So we have some questions.
1. Is Virgin an accurate translation?
a) Is almah commonly translated virgin?
b) Why did Isaiah use an ambiguous word?

2. Who is the prophesy about?
a) Does the context imply a fulfillment long before Jesus’ birth?
b) What do we know of other supposed individuals to fulfill prophesy?

1. a) Is almah commonly translated virgin?
Almah is translated into English most commonly as maiden, according to my concordances that used KJV or RSV. In context it was never used of  a married woman or any woman who is suspected not to be a virgin. In fact, the word almah is always used talking about a woman who is about to be married. It is not in reference to virginity or not, but to her martial status.
b) Why did Isaiah use such an ambiguous word?
There were plenty of other words that could have been acceptable meaning either virgin or young girl- too young for marriage. Naarah is translated as young woman only in reference to age. Bethulah is translated virgin. Almah has connotation of virginity and is a reference to age. So what the hell, right? I think the answer to the next question will shed light on this one.

2. a) Does the context imply fulfillment long before Jesus’ birth?
Yes. It seems clear from the context of the text that this baby would be born while Aram and Ephriam are still going strong, and before the child could know right from wrong Aram and Ephriam would be destroyed. It puts a time frame on the baby that is long before Jesus. Jesus is not this supposed Immanuel.
b) What do we know of the other candidates to be this Immanuel?
In 8:3 the NLT says “I slept with my wife, and she became pregnant and gave birth to a son.” “went to” in the NIV is a bad translation. It should be “drew near”, a euphemism for sex. The son they have, Maher-shalalhas-baz, could be this Immanuel. This makes a lot of sense, actually, because before he could speak, so it was prohpesied, Assyia destroys Aram and Ephriam (Damascus and Sumeria). The parallel between chapter 7’s Immanuel prophesy and chapter 8’s Maher-shalal-hash-baz seems pretty significant.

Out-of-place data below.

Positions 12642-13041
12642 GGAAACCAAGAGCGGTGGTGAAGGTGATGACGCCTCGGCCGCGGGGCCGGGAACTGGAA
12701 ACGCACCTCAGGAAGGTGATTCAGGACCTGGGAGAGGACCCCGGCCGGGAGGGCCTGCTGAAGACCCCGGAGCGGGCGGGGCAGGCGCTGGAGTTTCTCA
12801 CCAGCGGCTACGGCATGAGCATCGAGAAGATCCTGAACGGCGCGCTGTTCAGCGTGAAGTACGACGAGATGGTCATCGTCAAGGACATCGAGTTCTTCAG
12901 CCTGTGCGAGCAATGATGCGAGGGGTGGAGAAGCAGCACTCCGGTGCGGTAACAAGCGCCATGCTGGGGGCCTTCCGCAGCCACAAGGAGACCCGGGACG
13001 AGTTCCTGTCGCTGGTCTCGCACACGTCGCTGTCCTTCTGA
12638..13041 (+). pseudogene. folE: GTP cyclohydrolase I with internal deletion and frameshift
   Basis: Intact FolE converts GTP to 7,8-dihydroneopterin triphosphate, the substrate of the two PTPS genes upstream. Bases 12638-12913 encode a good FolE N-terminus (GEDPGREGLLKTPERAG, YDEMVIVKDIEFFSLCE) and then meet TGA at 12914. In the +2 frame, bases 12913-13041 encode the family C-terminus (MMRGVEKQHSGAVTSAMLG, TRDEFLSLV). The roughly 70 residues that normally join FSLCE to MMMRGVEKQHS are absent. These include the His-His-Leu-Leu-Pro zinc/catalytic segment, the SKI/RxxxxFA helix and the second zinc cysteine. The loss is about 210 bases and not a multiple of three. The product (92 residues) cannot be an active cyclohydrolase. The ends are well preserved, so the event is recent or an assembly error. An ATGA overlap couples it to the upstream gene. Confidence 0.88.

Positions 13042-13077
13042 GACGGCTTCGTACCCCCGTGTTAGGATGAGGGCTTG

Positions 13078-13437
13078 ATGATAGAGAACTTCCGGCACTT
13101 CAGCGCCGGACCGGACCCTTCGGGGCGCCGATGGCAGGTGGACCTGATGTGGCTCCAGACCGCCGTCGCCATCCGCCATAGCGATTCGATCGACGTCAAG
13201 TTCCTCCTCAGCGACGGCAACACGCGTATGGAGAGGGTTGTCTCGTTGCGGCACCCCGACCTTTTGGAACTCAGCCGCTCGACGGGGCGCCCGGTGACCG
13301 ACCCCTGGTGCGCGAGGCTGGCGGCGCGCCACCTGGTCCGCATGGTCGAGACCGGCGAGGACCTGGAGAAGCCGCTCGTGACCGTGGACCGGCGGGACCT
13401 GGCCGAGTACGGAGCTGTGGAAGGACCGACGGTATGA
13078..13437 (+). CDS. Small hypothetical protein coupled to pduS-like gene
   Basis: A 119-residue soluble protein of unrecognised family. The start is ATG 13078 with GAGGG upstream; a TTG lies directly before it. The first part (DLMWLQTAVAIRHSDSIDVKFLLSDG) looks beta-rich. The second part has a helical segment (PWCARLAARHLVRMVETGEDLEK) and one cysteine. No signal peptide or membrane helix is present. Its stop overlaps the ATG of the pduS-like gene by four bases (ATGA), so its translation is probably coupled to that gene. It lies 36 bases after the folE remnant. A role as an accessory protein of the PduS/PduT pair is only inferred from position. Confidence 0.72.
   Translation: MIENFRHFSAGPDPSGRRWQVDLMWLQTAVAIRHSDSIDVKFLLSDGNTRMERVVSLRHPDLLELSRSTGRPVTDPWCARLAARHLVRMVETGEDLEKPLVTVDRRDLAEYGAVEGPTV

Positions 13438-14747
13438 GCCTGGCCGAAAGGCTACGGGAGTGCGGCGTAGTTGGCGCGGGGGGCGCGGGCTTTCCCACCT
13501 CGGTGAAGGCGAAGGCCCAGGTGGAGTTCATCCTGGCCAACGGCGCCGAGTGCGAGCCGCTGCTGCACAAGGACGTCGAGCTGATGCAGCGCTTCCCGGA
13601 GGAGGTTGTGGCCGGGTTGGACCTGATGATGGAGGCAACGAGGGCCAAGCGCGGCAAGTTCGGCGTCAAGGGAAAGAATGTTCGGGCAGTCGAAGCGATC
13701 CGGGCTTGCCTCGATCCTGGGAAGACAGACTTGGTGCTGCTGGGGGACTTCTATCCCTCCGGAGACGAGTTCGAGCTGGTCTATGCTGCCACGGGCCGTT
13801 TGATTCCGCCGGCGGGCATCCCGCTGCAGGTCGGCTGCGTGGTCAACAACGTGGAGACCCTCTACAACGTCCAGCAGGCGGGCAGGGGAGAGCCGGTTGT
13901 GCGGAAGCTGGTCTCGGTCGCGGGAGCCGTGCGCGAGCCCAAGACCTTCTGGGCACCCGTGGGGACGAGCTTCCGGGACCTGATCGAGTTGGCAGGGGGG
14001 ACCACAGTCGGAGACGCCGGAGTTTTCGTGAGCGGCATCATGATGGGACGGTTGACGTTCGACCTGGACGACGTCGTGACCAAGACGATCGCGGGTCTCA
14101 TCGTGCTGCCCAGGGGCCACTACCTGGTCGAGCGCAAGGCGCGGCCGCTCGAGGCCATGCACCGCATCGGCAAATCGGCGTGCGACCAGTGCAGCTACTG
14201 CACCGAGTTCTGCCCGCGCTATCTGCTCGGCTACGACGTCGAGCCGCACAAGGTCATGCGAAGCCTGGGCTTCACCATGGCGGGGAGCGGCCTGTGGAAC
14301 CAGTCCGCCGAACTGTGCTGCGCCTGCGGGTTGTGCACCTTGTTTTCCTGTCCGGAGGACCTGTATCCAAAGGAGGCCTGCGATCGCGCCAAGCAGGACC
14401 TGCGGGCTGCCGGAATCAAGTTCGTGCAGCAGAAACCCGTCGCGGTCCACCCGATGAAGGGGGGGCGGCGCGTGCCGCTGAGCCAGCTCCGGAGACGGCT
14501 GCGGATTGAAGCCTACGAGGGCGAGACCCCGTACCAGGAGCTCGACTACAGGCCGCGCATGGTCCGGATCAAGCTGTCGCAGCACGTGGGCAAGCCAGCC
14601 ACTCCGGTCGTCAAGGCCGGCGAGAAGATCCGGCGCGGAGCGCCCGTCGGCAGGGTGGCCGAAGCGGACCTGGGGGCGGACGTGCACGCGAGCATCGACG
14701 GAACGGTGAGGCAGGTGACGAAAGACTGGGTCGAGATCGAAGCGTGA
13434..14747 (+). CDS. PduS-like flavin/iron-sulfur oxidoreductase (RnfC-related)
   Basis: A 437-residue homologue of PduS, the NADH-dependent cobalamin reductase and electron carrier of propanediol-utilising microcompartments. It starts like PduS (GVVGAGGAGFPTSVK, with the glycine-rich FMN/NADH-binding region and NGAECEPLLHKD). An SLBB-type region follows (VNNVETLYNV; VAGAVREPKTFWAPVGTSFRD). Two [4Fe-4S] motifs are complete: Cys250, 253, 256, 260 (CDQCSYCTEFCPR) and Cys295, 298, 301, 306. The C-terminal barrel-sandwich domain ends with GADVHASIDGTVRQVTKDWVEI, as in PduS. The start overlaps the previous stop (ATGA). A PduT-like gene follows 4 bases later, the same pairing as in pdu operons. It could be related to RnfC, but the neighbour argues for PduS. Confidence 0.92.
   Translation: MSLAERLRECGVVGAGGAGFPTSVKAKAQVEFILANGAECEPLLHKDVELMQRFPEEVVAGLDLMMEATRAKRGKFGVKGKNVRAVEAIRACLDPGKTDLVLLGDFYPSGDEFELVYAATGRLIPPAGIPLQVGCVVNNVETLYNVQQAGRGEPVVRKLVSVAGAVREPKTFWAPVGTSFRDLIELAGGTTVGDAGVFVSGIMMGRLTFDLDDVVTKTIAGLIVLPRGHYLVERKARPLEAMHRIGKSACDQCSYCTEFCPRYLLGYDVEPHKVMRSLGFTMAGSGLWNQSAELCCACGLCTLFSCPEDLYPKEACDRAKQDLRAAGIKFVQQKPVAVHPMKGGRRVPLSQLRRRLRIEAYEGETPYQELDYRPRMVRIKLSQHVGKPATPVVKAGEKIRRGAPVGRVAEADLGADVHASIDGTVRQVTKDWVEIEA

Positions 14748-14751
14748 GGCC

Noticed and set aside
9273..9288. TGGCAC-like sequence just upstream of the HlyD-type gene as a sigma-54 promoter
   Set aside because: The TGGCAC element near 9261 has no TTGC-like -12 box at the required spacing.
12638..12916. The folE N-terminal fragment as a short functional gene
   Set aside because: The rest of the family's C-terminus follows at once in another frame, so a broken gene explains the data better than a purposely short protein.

Conclusion: Maher-Shalal-hash-baz was prophesied about in Isaiah 7:14 as Immanuel. He symbolized God not allowing Judah to be destroyed. He was a sign that GOd was protecting his people, the meek. Isaiah used the ambiguous term, almah, because when he first prophesied, the woman in question was a young girl, but too old for naarah, and also a virgin. However, by the time the prophesy was fulfilled she was not a virgin. In fact, if the septuagint did not translate almah as virgin, then author of Matthew would probably not have included that scripture in Matthew 1:23. However, I do think it is good that the septuagint was translated this way, and that Matthew did include the scripture. Mary did meet the qualifications of almah no less than the prophetess in Isaiah 8. And Jesus equally represented Immanuel- God not allowing his people to be destroyed by sin. The only difference is Jesus became the object of salvation, not just a representation. There is nothing wrong with this assertion that the text of Isaiah 7 and 8 are both literal and allegorical. Is it necessary to believe this to believe in God, or in the person of Jesus? No. But it’s not hard to believe that a God who created the Universe can create an ingenious dual meaning of scripture.

Also, to address the idea that the gentiles are responsible for idea of the virgin birth applied to Jesus, I disagree. It is the translators of the septuagint that are responsible, before gentile influence.

Thoughts???

Categories: Uncategorized